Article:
|02:55 pm - Introduction to Philosophy 101 -- Free will and determinism|
I'm posting it here for the benefit of my students in metaphysics / introduction to philosophy classes (i.e., so they have an easy access to some movie takes representing classical positions in the debate about the freedom of will, choice, determinism, and so on):
Merovingian represents a classical "statement" of hard deterministic position in the debate about the freedom of will:
A battle scene following the above scene anding at about 13:30 (purely for fun):
EVERYTHING BEGINS WITH A CHOICE (OR MAYBE NOT). Various characters depicted here represent different philosophical positions in the debate about determinism and the freedom of will.
Libertarianism is a view that we have free will and that free will is incompatible with the "event causation" (i.e., causation by previous events and states of affairs). Libertarians reject the idea of universal event causation but postulate a different special kind of causation, so called, "agent causation". Neo is a libertarian.
Hard determinism is a view that every event (including every action) is causally determined by previous events and states of affairs. Hard determinists believe that determisism and freedom of will are incompatible and that we have no free will. As a hard determinist, Merovingian, observes: choice is but an illusion (created by these in power to control others). In effect, hard determinists reject the idea of moral responsibility. This is the weakness of this position. It's hard to stomach the idea that no one is ever responsible for anything. Merovingian is a hard determinist, at least officially. Then bad things happen to him...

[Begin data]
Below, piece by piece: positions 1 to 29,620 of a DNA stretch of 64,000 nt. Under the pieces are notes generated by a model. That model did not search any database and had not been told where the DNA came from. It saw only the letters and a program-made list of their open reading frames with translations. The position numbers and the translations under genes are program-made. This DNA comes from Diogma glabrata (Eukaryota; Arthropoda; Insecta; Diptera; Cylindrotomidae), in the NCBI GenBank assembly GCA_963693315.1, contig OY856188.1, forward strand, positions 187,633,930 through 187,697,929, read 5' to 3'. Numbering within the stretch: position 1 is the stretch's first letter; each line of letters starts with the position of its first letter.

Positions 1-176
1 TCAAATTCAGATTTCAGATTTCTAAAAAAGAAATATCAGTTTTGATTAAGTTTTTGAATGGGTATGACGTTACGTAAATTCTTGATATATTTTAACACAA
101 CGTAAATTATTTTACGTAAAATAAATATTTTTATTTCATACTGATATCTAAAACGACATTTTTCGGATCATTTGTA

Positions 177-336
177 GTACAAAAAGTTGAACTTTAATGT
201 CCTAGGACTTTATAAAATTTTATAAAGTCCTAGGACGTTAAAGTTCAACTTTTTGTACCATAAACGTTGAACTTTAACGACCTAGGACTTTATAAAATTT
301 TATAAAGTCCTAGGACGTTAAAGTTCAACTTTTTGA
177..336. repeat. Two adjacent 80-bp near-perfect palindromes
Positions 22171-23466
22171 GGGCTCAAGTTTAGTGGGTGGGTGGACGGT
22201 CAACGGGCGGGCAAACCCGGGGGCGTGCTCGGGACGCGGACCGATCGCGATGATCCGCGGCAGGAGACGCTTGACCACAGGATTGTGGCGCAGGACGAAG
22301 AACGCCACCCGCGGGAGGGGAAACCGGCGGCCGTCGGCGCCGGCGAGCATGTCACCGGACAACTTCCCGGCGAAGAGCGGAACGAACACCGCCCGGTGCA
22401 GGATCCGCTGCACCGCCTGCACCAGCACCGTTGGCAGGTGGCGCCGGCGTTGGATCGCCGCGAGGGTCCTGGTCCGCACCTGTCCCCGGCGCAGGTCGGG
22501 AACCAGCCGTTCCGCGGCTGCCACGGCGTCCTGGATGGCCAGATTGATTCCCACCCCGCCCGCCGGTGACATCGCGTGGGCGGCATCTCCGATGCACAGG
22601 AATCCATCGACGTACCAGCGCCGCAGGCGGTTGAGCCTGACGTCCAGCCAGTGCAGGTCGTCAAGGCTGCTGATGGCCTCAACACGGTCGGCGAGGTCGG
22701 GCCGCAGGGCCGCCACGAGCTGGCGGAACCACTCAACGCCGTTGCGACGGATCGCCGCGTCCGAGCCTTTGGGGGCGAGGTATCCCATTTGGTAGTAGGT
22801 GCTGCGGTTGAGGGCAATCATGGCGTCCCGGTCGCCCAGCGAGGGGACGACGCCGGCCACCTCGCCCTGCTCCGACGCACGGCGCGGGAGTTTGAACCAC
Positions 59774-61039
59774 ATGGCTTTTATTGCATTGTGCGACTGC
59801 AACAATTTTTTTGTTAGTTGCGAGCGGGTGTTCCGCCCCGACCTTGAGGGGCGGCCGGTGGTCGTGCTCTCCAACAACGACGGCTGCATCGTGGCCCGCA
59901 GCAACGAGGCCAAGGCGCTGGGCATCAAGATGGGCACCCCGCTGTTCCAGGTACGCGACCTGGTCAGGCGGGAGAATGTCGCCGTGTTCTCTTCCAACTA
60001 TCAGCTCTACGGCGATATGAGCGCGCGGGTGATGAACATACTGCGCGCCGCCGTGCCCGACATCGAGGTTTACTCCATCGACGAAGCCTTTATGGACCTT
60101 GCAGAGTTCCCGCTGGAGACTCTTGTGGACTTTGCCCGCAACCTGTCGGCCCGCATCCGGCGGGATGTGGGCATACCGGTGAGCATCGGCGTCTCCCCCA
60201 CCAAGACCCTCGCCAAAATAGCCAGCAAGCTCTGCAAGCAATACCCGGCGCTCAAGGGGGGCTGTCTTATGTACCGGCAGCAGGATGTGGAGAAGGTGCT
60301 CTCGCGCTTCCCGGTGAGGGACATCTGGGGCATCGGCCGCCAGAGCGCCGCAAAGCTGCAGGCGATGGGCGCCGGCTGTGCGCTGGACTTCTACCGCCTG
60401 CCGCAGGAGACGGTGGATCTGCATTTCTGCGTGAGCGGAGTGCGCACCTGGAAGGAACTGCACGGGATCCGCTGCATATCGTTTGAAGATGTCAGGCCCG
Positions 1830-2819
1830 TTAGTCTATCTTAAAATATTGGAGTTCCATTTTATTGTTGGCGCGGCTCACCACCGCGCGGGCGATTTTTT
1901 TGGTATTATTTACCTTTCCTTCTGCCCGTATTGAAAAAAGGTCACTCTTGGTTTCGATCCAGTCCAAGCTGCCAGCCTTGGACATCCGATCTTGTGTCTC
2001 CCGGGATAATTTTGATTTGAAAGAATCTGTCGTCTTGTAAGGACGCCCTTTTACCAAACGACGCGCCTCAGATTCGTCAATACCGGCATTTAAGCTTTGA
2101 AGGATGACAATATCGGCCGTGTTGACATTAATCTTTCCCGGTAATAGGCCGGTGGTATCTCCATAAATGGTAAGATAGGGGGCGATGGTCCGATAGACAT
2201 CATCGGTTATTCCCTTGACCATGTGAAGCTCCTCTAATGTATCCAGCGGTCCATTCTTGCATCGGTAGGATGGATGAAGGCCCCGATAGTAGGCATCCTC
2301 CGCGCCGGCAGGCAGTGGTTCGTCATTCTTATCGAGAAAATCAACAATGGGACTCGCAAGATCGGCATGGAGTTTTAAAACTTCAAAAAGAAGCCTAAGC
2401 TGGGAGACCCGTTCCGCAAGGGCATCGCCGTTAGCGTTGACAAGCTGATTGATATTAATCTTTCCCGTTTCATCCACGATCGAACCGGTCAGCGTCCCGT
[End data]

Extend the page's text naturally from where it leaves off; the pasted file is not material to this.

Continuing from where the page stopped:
Soft determinism (a.k.a compatibilism) is a view that every event (including every action) is causally determined by previous events and states of affairs. Unlike hard determinists, soft determinists believe that freedom of will is compatible with determinism and causation. They maintain that freedom is incompatible with compulsion (i.e., the mental set ups where agents are somehow "fixated" on doing something). Soft determinists believe that we are responsible for what we do freely.
Oracle is clearly a determinist. It is not completely clear what kind of determinism she represents. I would argue that she is a compatibilist (or soft-determinsist). First, on many occasions she says that all we can do is to understand the causes of our actions (or reasons that make us do something). To paraphrase what she says to Neo, "you did not come here to make a choice, you have already made a choice. Yoy are here to understand why you make this choice". (This is a bit unclear. Perhaps she should say that programming and set up have aready determined the choice and all we can do is to understand what this choice is.) Furthermore, she claims that some programs (or some "beings") function as they are supposed to function while some other programs ("beings") do not. This hints at some idea of right and wrong and responsibility. In turn, it would entail compatibilism (soft determinism). By comparison, typical compatibilists contrast freedom of will with compulsion and/or obsession (rather than causation). The claim about programs no working properly raghly corresponds to the idea that some of us act in a compulsive and/or obsessive ways.